The Liberals promised in the recent federal budget to look into pharmacare and they lured Ontario’s health minister Dr. Eric Hoskins away from provincial politics to lead consultations on how to proceed. This may be mostly a ploy to thwart the NDP which, along with the labour movement, has been trying to build support for a universal, publicly–financed pharmacare program.
The Liberals under Jean Chretien promised in 1997 to expand medicare to cover prescription drugs. Chretien blithely ignored that promise after being elected. Now Eric Hoskins will consult and then report in the spring of 2019, just in time for the Liberals to make another promise going into the October election.
“Plan” or “strategy?”
But let’s leave politics and talk rather about design. When I heard Finance Minister Bill Morneau’s speech, I assumed that he was talking about a national, universal and tax-financed program. But less than 24 hours later he undercut that idea. Speaking to the Economic Club of Canada, he said that he was looking for a national pharmacare “strategy” but not a national pharmacare “plan.” He said that his preferred arrangement would “fill the gaps” left by the existing patchwork of private and public plans.
What Morneau likely has in mind, even before Hoskins consults Canadians, is to have the government subsidize private insurers to arrange drug coverage for those without it, rather than devising a universal plan akin to medicare.
The medicare analogy
The medicare analogy is one relevant to pharmacare. The architects of medicare in Canada include Tommy Douglas, whose CCF created a universal, tax-financed plan for health insurance in Saskatchewan in 1962, and Judge Emmett Hall whose royal commission report on health care in 1964 recommended Saskatchewan-style medicare for all of Canada. Douglas said a public plan for doctor and hospital visits was a good start but that public health insurance should eventually include much more. Hall, in his royal commission report, actually proposed universal pharmacare, vision and dental care.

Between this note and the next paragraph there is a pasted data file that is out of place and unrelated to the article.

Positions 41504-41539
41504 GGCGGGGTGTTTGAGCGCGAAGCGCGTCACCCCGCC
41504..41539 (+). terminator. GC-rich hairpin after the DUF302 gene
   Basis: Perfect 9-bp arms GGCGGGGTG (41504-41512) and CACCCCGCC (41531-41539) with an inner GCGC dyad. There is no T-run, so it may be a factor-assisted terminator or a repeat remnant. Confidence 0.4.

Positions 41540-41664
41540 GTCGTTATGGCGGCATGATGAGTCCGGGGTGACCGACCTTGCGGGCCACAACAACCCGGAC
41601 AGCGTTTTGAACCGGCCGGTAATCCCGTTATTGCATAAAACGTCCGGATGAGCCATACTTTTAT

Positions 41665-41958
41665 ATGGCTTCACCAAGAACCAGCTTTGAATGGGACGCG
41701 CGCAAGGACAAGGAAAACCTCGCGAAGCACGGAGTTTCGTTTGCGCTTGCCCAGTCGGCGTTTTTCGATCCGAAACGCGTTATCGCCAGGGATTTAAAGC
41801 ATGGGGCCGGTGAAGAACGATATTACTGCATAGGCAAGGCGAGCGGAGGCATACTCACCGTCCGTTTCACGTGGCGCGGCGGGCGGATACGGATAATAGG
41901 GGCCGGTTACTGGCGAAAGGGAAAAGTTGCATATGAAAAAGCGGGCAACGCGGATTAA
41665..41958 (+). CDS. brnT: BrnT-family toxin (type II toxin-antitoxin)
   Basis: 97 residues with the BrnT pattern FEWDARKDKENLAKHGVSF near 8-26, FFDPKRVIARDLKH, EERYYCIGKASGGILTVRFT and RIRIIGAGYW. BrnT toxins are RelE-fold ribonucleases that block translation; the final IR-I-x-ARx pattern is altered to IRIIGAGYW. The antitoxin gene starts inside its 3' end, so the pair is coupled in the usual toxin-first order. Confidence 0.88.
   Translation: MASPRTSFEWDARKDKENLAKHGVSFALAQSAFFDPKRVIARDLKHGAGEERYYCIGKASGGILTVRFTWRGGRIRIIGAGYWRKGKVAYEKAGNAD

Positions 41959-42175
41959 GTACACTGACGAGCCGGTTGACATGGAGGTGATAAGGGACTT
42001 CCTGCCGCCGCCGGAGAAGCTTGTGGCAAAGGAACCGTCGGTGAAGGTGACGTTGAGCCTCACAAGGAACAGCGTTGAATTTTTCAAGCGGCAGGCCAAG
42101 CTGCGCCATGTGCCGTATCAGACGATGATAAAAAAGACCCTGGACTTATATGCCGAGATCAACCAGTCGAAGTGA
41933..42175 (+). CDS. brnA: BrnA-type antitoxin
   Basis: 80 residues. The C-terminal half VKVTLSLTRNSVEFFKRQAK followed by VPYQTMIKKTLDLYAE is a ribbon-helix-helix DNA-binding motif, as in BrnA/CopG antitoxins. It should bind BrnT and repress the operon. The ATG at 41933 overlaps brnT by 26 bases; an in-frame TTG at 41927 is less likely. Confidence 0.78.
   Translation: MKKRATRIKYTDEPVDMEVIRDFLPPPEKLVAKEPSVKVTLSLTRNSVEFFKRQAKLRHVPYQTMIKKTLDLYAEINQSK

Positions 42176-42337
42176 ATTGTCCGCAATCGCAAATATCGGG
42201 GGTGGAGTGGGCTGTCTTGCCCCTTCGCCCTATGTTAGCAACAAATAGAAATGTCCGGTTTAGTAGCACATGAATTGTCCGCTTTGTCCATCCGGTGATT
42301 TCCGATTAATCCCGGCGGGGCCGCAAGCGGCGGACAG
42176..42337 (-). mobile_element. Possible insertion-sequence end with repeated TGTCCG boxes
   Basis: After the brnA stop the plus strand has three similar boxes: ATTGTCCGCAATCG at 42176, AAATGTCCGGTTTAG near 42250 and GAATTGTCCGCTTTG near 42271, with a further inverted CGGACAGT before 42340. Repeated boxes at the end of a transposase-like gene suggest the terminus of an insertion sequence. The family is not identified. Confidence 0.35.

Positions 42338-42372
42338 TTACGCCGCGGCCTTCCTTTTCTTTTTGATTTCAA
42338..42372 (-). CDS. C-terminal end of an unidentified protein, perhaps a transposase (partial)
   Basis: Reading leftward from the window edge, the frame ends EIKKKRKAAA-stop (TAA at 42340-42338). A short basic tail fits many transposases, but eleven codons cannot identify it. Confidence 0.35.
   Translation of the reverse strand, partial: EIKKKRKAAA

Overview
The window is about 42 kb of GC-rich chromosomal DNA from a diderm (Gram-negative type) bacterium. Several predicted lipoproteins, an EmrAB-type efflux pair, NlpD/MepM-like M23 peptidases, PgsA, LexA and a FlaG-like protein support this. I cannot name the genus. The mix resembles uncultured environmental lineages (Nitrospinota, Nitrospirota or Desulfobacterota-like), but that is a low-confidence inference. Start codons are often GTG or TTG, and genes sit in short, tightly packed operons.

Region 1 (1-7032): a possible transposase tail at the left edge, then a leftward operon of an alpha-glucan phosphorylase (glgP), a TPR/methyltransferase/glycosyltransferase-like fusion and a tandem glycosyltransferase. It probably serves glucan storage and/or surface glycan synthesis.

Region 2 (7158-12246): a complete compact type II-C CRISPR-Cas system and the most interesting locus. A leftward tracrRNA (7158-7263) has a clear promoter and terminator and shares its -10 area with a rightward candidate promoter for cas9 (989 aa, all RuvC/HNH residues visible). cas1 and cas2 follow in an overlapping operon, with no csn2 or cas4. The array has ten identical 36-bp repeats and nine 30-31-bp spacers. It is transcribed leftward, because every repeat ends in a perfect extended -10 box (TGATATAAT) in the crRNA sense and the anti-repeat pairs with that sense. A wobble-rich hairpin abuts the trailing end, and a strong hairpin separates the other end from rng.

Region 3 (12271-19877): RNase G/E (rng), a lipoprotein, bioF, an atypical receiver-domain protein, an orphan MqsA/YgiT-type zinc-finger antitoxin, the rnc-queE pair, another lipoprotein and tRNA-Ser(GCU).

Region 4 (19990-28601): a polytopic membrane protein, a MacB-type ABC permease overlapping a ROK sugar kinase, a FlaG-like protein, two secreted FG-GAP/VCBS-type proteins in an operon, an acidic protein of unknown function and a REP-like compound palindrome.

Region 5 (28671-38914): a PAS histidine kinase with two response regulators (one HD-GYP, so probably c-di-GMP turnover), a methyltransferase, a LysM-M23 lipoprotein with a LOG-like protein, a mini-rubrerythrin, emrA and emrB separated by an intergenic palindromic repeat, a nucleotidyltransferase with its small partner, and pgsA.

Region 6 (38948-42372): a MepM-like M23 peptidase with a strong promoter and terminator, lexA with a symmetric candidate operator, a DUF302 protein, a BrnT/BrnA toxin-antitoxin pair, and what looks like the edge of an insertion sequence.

It is instructive to follow Hall’s reasoning. By the 1960s, medical insurance plans, many of them owned by physicians’ groups, were providing private health insurance to millions of people, but only to those who could afford it. Hall found, however, that 40 per cent of Canadians either had no health insurance or had plans whose coverage he deemed inadequate.
When he sifted through the evidence, Hall decided it would be far better to have the federal government subsidize provincial health plans for single-payer, universal insurance than it would be to pay for a patchwork of private plans to include people without coverage. Both Hall and Douglas were also opposed to subjecting people to a belittling means test to decide who can and cannot afford to buy insurance.
Savings with pharmacare
In 2017, the Parliamentary Budget Officer (PBO) found that there were about 26 million Canadians covered by various drug plans, largely through their employers. About 700,000 people had no drug coverage at all, and another 3.6 million had inadequate coverage. A central question is how best to provide for these 4.3 million people. There are numerous private insurers who will want the government to pay them to do it, and they will therefore oppose a universal, single-payer plan.
Prescription drugs represent the most rapidly rising cost in the health care system. The PBO reports that Canadians spent $28.5 billion on pharmaceuticals in 2015. The PBO also says that on average Canadians pay 22 per cent more for patented drugs than do people in other countries belonging to the OECD. A universal, publicly-financed drug plan would allow for bulk purchasing by federal and provincial health plans, and the PBO estimates that could save between $4 and $11 billion a year. But it would also mean shifting much of the expenditure from individuals and employer plans to the public sector in Ottawa and the provinces.
Mobilize for it
There are billions of dollars at stake in profits for the pharmaceutical companies, and we can expect that they are lobbying aggressively against any a single-payer and universal plan. One of the threats they often make is to move their production elsewhere if they don’t get their way.
We will get universal publicly-financed pharmacare only if Canadians mobilize for it as they did for medicare and more recently for improvements to the Canada Pension Plan.